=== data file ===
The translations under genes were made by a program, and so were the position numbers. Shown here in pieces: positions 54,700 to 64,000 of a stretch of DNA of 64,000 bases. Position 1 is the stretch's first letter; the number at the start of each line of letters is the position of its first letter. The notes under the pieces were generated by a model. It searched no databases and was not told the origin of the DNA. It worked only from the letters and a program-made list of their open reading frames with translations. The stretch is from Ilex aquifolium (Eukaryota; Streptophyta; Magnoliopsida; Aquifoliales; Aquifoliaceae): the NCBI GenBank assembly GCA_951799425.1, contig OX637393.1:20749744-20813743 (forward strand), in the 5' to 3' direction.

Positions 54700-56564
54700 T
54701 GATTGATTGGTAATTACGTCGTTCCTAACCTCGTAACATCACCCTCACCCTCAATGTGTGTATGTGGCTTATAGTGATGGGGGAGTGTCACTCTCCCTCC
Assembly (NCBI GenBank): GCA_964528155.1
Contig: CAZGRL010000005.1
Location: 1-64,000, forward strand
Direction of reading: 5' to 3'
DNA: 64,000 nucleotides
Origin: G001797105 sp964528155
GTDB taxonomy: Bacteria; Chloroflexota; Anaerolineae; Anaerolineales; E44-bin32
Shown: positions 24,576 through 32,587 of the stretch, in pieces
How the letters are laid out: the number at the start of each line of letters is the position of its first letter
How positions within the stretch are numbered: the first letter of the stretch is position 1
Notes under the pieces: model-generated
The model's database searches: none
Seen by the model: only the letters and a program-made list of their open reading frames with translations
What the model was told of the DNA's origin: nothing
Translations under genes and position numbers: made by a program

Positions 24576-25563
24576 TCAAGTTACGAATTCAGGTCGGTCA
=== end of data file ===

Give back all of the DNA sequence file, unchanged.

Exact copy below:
The translations under genes were made by a program, and so were the position numbers. Shown here in pieces: positions 54,700 to 64,000 of a stretch of DNA of 64,000 bases. Position 1 is the stretch's first letter; the number at the start of each line of letters is the position of its first letter. The notes under the pieces were generated by a model. It searched no databases and was not told the origin of the DNA. It worked only from the letters and a program-made list of their open reading frames with translations. The stretch is from Ilex aquifolium (Eukaryota; Streptophyta; Magnoliopsida; Aquifoliales; Aquifoliaceae): the NCBI GenBank assembly GCA_951799425.1, contig OX637393.1:20749744-20813743 (forward strand), in the 5' to 3' direction.

Positions 54700-56564
54700 T
54701 GATTGATTGGTAATTACGTCGTTCCTAACCTCGTAACATCACCCTCACCCTCAATGTGTGTATGTGGCTTATAGTGATGGGGGAGTGTCACTCTCCCTCC
Assembly (NCBI GenBank): GCA_964528155.1
Contig: CAZGRL010000005.1
Location: 1-64,000, forward strand
Direction of reading: 5' to 3'
DNA: 64,000 nucleotides
Origin: G001797105 sp964528155
GTDB taxonomy: Bacteria; Chloroflexota; Anaerolineae; Anaerolineales; E44-bin32
Shown: positions 24,576 through 32,587 of the stretch, in pieces
How the letters are laid out: the number at the start of each line of letters is the position of its first letter
How positions within the stretch are numbered: the first letter of the stretch is position 1
Notes under the pieces: model-generated
The model's database searches: none
Seen by the model: only the letters and a program-made list of their open reading frames with translations
What the model was told of the DNA's origin: nothing
Translations under genes and position numbers: made by a program

Positions 24576-25563
24576 TCAAGTTACGAATTCAGGTCGGTCA